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P&G’s Strong Margins Take Heat off Annual Profit Forecast Cut

The company’s net sales rose 3.2 percent, missing LSEG estimates, due to slowing demand for products including beauty brand SK-II in its second-largest market China.
Procter & Gamble Co. sold fewer household staples than expected last quarter as consumers grew more cautious about higher prices.
The company’s profit margins held up better than expected, analysts said, even as prices started to decline in the United States. (Shutterstock)

Procter & Gamble cut its annual profit forecast on Tuesday to reflect a write down in the value of its Gillette business, but the company’s ability to maintain healthy margins during the second quarter pushed its shares up more than 5 percent.

The company’s profit margins held up better than expected, analysts said, even as prices started to decline in the United States. Margins remained stronger in European markets, also helping P&G’s results.

Demand for the company’s daily-use products, mainly in the grooming and home-care segments, was strong, with the company’s overall volumes up 4 percent in the United States and 3 percent in Europe.

This along with easing production costs and still-high prices of its products mainly in Europe helped P&G boost gross margin by 520 basis points in the second quarter.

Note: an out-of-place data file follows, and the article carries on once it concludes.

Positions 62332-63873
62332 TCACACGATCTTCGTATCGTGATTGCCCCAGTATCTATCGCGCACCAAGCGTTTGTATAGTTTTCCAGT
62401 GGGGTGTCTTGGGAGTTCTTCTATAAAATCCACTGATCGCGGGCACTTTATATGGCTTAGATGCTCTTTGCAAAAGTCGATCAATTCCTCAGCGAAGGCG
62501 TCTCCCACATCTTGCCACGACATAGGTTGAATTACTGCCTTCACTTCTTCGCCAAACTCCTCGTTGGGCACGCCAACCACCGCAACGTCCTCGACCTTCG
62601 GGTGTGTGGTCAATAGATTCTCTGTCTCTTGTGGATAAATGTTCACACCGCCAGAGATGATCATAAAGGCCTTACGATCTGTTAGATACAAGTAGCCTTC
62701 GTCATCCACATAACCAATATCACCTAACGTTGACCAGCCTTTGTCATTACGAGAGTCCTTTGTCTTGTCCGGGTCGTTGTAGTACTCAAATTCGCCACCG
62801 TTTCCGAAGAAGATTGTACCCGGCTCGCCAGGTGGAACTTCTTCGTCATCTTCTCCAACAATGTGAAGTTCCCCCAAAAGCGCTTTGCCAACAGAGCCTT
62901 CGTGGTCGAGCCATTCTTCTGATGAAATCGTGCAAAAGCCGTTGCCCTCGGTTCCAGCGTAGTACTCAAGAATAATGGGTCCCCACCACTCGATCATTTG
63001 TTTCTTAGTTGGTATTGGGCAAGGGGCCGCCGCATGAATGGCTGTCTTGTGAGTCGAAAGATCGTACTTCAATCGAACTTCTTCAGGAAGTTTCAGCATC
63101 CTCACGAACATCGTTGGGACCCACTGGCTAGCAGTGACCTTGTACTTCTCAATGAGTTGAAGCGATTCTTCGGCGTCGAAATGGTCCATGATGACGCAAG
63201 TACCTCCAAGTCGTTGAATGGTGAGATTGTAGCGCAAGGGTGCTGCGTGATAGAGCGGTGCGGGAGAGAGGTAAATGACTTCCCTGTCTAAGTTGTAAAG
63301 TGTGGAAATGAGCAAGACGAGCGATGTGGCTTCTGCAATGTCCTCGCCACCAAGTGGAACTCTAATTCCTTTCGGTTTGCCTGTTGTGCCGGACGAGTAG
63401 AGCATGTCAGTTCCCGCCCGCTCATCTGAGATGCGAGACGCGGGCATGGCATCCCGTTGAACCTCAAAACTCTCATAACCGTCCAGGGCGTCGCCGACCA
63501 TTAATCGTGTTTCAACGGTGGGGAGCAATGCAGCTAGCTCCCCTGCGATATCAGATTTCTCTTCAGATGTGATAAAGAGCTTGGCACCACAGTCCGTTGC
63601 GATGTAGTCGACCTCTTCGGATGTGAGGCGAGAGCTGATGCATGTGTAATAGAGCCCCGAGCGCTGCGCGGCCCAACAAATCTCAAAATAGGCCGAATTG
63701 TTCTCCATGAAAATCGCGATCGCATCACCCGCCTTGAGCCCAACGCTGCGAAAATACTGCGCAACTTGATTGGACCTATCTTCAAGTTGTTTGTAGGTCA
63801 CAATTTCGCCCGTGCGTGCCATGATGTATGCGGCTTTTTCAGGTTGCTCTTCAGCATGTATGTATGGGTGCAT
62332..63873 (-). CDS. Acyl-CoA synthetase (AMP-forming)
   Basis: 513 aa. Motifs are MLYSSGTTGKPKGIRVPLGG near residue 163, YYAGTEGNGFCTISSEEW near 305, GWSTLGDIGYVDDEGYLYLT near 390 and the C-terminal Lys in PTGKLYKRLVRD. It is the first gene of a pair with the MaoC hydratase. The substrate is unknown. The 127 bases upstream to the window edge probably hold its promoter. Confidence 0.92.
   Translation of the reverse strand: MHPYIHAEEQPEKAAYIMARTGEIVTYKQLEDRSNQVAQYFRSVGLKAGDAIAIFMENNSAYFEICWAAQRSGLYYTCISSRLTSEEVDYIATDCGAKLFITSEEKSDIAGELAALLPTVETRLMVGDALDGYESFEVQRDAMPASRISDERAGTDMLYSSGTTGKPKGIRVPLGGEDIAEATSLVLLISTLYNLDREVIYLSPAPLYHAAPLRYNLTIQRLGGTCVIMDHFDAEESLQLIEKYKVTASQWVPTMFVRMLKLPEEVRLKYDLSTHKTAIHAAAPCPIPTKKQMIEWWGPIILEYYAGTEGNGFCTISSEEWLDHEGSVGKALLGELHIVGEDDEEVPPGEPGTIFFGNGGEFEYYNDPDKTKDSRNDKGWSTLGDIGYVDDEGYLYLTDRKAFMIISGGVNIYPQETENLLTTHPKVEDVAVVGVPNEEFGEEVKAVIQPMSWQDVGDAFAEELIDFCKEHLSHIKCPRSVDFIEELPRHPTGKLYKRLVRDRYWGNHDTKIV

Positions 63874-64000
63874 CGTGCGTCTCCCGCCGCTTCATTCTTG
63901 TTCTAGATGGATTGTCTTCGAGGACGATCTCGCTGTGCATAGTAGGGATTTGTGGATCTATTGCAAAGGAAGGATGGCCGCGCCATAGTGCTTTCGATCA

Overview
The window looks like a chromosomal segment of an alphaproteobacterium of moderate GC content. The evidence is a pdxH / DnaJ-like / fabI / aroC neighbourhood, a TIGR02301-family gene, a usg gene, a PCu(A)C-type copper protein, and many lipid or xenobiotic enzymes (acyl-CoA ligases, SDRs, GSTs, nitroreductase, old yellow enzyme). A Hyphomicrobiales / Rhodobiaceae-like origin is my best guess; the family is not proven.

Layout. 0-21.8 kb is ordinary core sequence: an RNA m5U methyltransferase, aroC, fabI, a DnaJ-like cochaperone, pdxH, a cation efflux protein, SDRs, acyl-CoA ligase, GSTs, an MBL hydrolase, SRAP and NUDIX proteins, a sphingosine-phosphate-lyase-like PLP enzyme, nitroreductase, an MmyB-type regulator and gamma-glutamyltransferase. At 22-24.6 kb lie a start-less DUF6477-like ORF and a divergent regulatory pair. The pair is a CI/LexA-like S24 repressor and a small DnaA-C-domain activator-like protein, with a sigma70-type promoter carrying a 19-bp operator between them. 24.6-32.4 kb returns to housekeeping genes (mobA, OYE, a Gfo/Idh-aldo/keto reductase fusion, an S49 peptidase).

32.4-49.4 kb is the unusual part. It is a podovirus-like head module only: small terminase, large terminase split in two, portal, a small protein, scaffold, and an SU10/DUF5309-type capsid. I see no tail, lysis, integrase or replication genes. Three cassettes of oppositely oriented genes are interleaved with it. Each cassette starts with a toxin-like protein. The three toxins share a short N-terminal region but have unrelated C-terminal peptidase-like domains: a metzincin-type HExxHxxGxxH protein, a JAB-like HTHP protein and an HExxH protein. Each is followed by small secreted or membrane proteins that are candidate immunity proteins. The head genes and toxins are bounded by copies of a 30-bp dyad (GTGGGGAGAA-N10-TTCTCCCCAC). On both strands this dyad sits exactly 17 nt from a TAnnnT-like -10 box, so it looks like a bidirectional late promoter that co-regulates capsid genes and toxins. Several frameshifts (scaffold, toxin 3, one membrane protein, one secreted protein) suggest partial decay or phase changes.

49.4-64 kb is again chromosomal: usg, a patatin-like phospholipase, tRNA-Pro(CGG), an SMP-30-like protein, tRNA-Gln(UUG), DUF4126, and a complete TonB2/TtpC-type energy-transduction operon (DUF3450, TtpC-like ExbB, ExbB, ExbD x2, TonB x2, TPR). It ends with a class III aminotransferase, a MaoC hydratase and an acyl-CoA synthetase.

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“A much stronger margin is really a net positive for me because it provides a cushion to deliver back-half earnings given the quarter’s core profit outperformance,” Dave Wagner, portfolio manager at Aptus Capital Advisors, said.

However, P&G’s annual profit forecast took a beating following a $1.3 billion charge, that was disclosed in December, related to a drop in the book value of its Gillette business. The company previously estimated it would record up to $2.5 billion in charges over two fiscal years due to the write-down and restructuring of certain markets.

The company now expects fiscal 2024 earnings to range from a fall of 1 percent to in line with fiscal 2023 earnings per share, compared with its prior forecast of a 6 percent to 9 percent growth.

P&G’s overall volumes were flat in the second quarter, while average prices across product categories rose 4 percent.

The company’s net sales rose 3.2 percent to $21.44 billion in the quarter, missing LSEG estimates of $21.48 billion, due to slowing demand for products including beauty brand SK-II in its second-largest market China.

In China “we see a recovery since COVID that is not linear and is somewhat bumpy,” P&G CFO Andre Schulten said on a media call.

P&G’s second-quarter organic sales in the country fell 15 percent driven by a generally slower recovery in terms of consumer sentiment, Schulten added.

The company’s core profit came in at $1.84 per share, beating estimates of $1.70.

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“P&G’s second-quarter earnings are a tale of two regional stories as the macroeconomic and geopolitical landscape in Greater China, APAC and the Middle East is hard to predict and led to flat volumes despite North America and focus markets in Europe growing volumes,” Amanda O’Neill, lead analyst at S&P Global Ratings, said.

By Ananya Mariam Rajesh; Editing by Shounak Dasgupta


Learn more:

P&G to Record Up to $2.5 Billion in Charges Related to Gillette Business, Restructuring

The consumer goods giant said it would take a $1.3 billion non-cash impairment charge before tax in the current quarter ending Dec. 31 on its Gillette business, which it acquired in 2005.

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